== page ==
Managing projects within constraints inevitably leads to the need to make trade-offs and balancing decisions.
Balancing the project constraints will result in the best outcome for your organisation.
This is a key capability to develop on the road to becoming a successful Project Manager. You’ll soon find yourself using this throughout your projects.
Effectively balancing the project constraints will rely on a range of skills. It will draw on your idea generation and critical thinking. You’ll need to be able to engage and influence stakeholders. You will also find that a healthy dose of business sense will work wonders.
Project constraints often find themselves in one of three groups. Understanding this is the first step.
What are the 3 Project Constraints?
Time. Cost. Quality.
The three characteristics will define the choices that you will make for your deliverable. When making decisions, you’ll need to consider the impact each of these constraints:
- Time – time taken to develop and deliver (consider time to start realising benefits too).
- Cost – could be one off costs (e.g. project resource, tooling or set up costs, prototypes) or ongoing operational costs (e.g. labour costs, manufacturing costs etc).
- Quality – you will want a high quality finish to your project deliverables which don’t fail.
Now, of course, the ideal is to choose all 3. However, the theory is that only two are possible at once:
- Cheap and Quick = Low quality
- Quick and Good = Expensive
- Cheap and Good = Slow to deliver
This balancing act is your challenge to deliver the best result for your business.
Why is it Tricky to Balance Project Constraints?
The three characteristic are closely interlinked, with each being a currency to offset against another. The speed and quality of delivery are often an output of the resources applied – and thus cost.
You’ll find that your different project stakeholders often have different goals too. When one stakeholder will champion decisions that slant towards ‘Time’ benefits, another will want efficient ‘Cost’ and another will demand ‘Quality’. As a consequence, your project can find itself with different options, all with their pros and cons.
How Should You Make Decisions Within Project Constraints?
When you come across major decisions in your project, you should weight up your options against these constraints. Engage your stakeholders to understand the different impacts on these three constraints. Then, you present these options to your stakeholders and drive decisions through your sponsor and governance process.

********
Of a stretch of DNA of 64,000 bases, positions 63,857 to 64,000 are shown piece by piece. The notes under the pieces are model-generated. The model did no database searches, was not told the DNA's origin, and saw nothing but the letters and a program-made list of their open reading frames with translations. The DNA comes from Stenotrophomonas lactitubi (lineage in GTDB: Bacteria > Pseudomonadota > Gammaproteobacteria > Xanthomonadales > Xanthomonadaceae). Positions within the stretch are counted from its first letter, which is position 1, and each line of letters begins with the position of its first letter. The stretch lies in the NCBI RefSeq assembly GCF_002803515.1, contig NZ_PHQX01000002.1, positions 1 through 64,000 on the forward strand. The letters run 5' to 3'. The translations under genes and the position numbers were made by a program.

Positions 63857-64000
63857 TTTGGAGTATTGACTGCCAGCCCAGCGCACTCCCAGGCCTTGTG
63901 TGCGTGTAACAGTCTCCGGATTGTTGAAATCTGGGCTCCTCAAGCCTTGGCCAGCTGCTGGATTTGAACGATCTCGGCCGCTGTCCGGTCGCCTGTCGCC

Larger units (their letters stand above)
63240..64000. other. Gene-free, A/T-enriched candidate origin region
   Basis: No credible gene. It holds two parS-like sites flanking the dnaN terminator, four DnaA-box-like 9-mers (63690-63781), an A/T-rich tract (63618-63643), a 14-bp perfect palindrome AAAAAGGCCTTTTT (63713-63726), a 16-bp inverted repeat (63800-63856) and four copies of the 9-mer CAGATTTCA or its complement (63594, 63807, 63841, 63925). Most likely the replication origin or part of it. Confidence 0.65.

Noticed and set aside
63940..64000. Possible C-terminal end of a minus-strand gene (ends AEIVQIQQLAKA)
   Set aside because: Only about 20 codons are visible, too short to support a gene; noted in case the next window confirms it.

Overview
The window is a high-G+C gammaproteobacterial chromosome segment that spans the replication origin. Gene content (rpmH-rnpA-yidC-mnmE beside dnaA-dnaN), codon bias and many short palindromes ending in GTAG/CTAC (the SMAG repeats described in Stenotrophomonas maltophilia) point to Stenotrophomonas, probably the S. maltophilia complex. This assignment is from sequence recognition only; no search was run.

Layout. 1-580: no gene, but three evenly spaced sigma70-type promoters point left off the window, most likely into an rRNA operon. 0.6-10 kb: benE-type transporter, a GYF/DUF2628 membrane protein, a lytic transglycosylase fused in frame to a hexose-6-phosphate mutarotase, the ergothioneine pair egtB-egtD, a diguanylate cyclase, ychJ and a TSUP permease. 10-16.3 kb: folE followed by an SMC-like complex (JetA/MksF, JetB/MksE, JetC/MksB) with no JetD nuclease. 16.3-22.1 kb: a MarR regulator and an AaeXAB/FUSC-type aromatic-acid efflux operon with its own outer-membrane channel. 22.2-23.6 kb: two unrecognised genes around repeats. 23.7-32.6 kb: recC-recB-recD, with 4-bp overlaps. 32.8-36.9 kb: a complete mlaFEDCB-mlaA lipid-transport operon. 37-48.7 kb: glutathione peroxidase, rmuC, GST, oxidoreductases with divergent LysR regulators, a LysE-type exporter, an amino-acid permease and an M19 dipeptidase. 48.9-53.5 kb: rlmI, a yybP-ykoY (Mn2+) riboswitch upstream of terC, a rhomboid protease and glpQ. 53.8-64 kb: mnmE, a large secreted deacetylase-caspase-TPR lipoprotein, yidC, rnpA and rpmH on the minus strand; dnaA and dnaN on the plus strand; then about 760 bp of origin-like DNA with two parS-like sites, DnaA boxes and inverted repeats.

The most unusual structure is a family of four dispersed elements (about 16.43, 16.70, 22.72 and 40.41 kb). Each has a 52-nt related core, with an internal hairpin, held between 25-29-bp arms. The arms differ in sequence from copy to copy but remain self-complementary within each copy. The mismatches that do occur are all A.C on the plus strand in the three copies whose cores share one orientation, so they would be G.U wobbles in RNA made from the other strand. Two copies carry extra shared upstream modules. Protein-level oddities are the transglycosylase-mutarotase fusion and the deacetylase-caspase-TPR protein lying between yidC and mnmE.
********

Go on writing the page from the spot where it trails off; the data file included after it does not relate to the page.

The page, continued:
Here are three ways you can present the options on the table:
Pros and cons list
This is a simple bullet point list against each option, showing the advantages and disadvantages of each. It’s quick to pull together and will be easily understood. Try to keep the bullet point lists “hard hitting”. It’s better to use a handful of points rather than a long list. This will mean it’s easier to see the most important aspects without losing them in more minor considerations.
Tip: Remember to sort your lists into Time, Cost, Quality buckets which will make it easier still to understand.
Rate each project constraint
Using a rating system such as RAG (Red, Amber, Green) to show the impact on time, on cost and on quality. You can then show all of the options against each other which is a visual way of showing the differences. You’ll want some supporting comments to best explain why you are rating an option better or worse than others.
Decision making matrix
A more detailed and robust decision making tool. You can break down into different characteristics that are important to your project. Sort and order them in buckets of Time, Cost and Quality. You can then rank or score each option against the others. Again, you’ll want to use comments to validate why you are making these scores.
But What if You Really Need to Meet All 3 Project Constraints?
Sometimes, you may yourself in such a tight situation that you feel that you need to meet all three constraints. What should you do then? Well, there are a couple of options on the table here…
1. Work harder, work smarter
You’ll need to get more done in less time. You will need to up your game here to get out of the tight situation. But, you may find that thinking and working more productively may offer up some new options too.
2. Consider scope as a constraint
The other option is to scale back on the project scope that you’re looking at. This could be looking at a minimum viable product (MVP) or could look at splitting into phases that are covered as separate projects.
Manage Your Project Constraints To Deliver Successfully
Managing constraints will help you guide your project through the various obstacles, barriers and pitfalls in your project. Not using this approach could lead to procrastination, wrong decision making and stakeholder frustration. Knowing how to approach these situations and how to weigh up your options will allow you the fastest and most effective way to safe delivery.
About the Author
Oliver Banks is an expert retail project and programme manager. He originally managed projects in the technology industry before moving to Tesco and starting to deliver retail improvement. Oliver is passionate about helping retailers to deliver projects to improve stores, distribution and head office operations.